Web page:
Conference : Can we puzzle out the origin of life?
Purificación López-García is a Research Director working for the French CNRS and the leader of the “Microbial diversity, ecology and evolution” research group at the Ecology Systematics Evolution unit (CNRS & University Paris-Sud/Paris-Saclay). She obtained her PhD in Sciences (Biology) from the Autonomous University of Madrid (Spain) in 1992, working on the genome structure of halophilic archaea. She spent several years as postdoc (Marie Curie fellow and others) and associated professor in various institutions (Université Paris-Sud, France; Universidad Miguel Hernandez and Universidad de Alicante, Spain; Université Pierre et Marie Curie, Paris, France), before she entered the CNRS as a researcher in 2002. Her scientific career has been marked by a profound interest on the extent and limits of life and on how evolution has led to the diversification of major organismal lines. Her research group combines complementary approaches, from the exploration of extant prokaryotic (archaea, bacteria) and eukaryotic diversity in diverse environments, including extreme and strongly mineralized settings, to phylogenomics and metagenomics, with the aim of elucidating the order of emergence of the different microbial groups and testing hypotheses on early biological evolution.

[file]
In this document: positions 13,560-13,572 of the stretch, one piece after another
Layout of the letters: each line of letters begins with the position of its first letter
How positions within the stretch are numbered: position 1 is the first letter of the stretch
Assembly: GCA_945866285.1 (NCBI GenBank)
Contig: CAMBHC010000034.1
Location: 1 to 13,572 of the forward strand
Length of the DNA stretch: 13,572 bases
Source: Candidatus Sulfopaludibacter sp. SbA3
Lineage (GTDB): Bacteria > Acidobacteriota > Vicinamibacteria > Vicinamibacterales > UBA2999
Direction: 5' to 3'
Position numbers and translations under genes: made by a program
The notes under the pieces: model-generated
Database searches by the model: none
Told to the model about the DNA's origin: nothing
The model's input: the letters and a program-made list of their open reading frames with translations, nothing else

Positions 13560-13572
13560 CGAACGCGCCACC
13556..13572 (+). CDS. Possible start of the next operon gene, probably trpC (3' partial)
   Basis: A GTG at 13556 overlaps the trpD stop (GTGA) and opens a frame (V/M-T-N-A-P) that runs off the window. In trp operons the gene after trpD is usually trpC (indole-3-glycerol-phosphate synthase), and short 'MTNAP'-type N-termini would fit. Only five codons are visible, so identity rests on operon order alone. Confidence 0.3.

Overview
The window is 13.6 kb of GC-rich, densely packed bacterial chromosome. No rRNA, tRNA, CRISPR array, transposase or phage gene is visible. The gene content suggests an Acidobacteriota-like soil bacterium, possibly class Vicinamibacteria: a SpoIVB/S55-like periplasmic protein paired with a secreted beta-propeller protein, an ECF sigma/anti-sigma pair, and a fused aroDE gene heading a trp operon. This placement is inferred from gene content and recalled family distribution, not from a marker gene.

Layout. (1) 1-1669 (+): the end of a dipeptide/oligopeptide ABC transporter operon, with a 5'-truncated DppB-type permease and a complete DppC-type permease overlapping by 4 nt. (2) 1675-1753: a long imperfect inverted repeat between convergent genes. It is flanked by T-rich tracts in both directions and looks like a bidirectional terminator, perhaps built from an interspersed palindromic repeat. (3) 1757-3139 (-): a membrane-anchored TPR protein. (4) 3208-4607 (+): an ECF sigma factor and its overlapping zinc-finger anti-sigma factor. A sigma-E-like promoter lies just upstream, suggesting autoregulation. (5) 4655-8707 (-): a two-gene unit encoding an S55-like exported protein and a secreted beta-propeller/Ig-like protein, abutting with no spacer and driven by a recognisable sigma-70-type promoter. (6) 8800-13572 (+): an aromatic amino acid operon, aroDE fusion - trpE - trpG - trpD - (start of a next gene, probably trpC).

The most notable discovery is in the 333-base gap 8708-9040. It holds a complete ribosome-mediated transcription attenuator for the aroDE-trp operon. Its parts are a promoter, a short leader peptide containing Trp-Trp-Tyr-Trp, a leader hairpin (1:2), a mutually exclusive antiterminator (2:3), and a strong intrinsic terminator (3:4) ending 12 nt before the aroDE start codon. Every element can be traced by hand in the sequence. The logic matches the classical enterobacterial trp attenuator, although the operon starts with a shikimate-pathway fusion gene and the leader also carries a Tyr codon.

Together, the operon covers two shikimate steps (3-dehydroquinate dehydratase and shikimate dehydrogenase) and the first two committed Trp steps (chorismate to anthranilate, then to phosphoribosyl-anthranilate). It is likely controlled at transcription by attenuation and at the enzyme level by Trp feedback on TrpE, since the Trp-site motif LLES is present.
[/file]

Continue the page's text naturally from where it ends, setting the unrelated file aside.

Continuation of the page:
For a long time, the question of the origin of life could not be explained through scientific means, and was instead monopolized by different religions, which offered faith-based answers. Scientific study – or the search for natural causes – on the origin of life did not really begin until the mid-nineteenth century. At that time, Louis Pasteur refuted the idea of spontaneous generation (in which life can appear at any moment) and Charles Darwin published his revolutionary book The Origin of Species, in which he proposed the idea of a novel mechanism – natural selection – to explain how species transformed. To follow his reasoning to its logical conclusions: if all species are the outcome of transformations in prior species, they must come from an ultimate first species. Meanwhile, progress in biochemistry, with the first syntheses of organic compounds in laboratories, gave rise to the first scientific postulates on the origin of life. In the twentieth century, sweeping scientific advances were made: from the development of molecular biology to spatial and chemical explorations of the universe. What do we know about the origin of life at the dawn of the twenty-first century? We can now realistically situate the transition between the living and the non-living and offer ever-subtler hypotheses.